The BBC, which has advocated legalization of assisted suicide and last year televised a controversial documentary on the subject, is taking the issue to a new level with a sitcom focusing on the practice.
According to a report from the U.K.’s Christian Institute, the “plot involves a group of friends who set up an assisted suicide business to help a terminally ill neighbor, and to pay off gambling debts.”
The program, described as a “controversial comedy,” will be called “Way To Go” and will air next year.
Radio Times writer Paul Jones commented that BBC Three is “clearly of the opinion that we should laugh in the face of death’ and assisted suicide ‘may be an unlikely subject for comedy.”
The London Daily Mail reported last year the backlash against the BBC’s promotion of assisted suicide hit a peak when hundreds of complaints were filed over its airing of a documentary that showed the final moments of the life of millionaire Peter Smedley, who died by assisted suicide in a Swiss clinic.
The report said four senior members of British nobility at the time accused the BBC of running an “orchestrated campaign” on assisted death, describing the documentary as “repugnant and disgraceful.”
Those horrified by the video outnumbered those who endorsed it 10-1, the report said.
At that time, the peers wrote: “Setting aside our repugnance that the death of a patient with motor neuron disease should be turned into a form of voyeuristic entertainment, the BBC has a duty to provide balanced debate. … It is not the job of the corporation to become a lobbying organization or a cheerleader for those who wish to change the law.”
The documentary was the fifth program created by the BBC in just the last few years that promoted assisted suicide, which parliament has rejected through multiple votes.
The BBC’s response to the criticism was to air the new assisted suicide series, which is scheduled to include at least six episodes.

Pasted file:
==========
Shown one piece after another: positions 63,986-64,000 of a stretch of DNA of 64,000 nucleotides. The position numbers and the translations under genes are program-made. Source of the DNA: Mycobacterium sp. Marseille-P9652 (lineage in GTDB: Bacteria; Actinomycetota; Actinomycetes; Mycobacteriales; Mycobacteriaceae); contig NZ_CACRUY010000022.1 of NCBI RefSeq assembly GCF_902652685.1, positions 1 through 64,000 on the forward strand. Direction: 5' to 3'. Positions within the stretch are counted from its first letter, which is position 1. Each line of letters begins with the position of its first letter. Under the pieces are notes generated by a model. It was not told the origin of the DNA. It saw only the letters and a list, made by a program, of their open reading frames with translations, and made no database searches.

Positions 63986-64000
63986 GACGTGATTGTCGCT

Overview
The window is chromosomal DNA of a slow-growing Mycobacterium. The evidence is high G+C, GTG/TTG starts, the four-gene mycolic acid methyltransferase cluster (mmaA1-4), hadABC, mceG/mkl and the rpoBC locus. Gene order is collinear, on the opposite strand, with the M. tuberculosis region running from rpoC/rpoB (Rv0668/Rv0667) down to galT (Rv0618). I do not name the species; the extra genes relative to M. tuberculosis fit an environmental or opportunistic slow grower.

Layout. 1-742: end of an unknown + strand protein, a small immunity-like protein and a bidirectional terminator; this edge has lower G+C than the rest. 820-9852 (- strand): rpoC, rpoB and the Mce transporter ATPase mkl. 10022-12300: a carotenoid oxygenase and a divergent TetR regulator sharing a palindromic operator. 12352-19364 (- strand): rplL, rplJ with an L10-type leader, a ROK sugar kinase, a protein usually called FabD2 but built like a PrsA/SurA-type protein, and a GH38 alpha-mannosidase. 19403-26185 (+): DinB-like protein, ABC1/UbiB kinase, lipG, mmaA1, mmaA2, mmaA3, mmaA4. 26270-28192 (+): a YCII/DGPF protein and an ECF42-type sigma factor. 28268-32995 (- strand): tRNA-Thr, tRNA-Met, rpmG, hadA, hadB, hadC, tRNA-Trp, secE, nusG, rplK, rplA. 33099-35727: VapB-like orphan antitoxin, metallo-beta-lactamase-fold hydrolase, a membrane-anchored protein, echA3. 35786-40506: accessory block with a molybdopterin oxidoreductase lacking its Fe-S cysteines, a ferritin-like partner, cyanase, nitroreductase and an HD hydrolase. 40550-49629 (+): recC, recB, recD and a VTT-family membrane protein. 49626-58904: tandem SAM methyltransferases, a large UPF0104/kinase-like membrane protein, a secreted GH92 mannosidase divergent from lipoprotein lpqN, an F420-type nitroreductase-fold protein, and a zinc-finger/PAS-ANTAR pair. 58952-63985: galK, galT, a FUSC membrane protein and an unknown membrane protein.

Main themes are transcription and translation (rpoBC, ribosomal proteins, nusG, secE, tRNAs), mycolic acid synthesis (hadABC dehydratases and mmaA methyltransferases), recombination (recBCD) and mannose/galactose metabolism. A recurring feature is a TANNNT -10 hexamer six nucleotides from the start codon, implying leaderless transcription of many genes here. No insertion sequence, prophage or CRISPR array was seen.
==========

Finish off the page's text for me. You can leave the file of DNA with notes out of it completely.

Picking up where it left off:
A BBC promotion of the program says: “‘Way To Go’ follows brothers Scott and Joey and their friend Cozzo. After Scott is moved by a terminally ill neighbor’s request to die – and at the same time faced with a predatory female employer, a split from his girlfriend, and a desperate life or death need for cash to pay off his brother Joey’s gambling debts – he and his best mate Cozzo stumble towards (sic) what they think is their only solution: an assisted-suicide machine.”
The BBC says that along the way, “the 20-something mates find love in the strangest ways, fall out with each other and are touched by some of the people they come across.”
On the U.K.’s “Chortle” website, show creator Bob Kushell said having his program on the BBC was more important to him than the birth of his child or his wedding.
He told the site: “As someone who was weaned on great British comedy, including Monty Python, Blackadder and Fawlty Towers, there has been no bigger thrill in my life than to have a show on the BBC – narrowly edging out the birth of my son and trouncing my wedding day by a landslide.”
The Christian Institute reported that a physician, Dr. Peter Saunders of the Care Not Killing organization, has accused the BBC of “cheerleading” for legalized assisted suicide.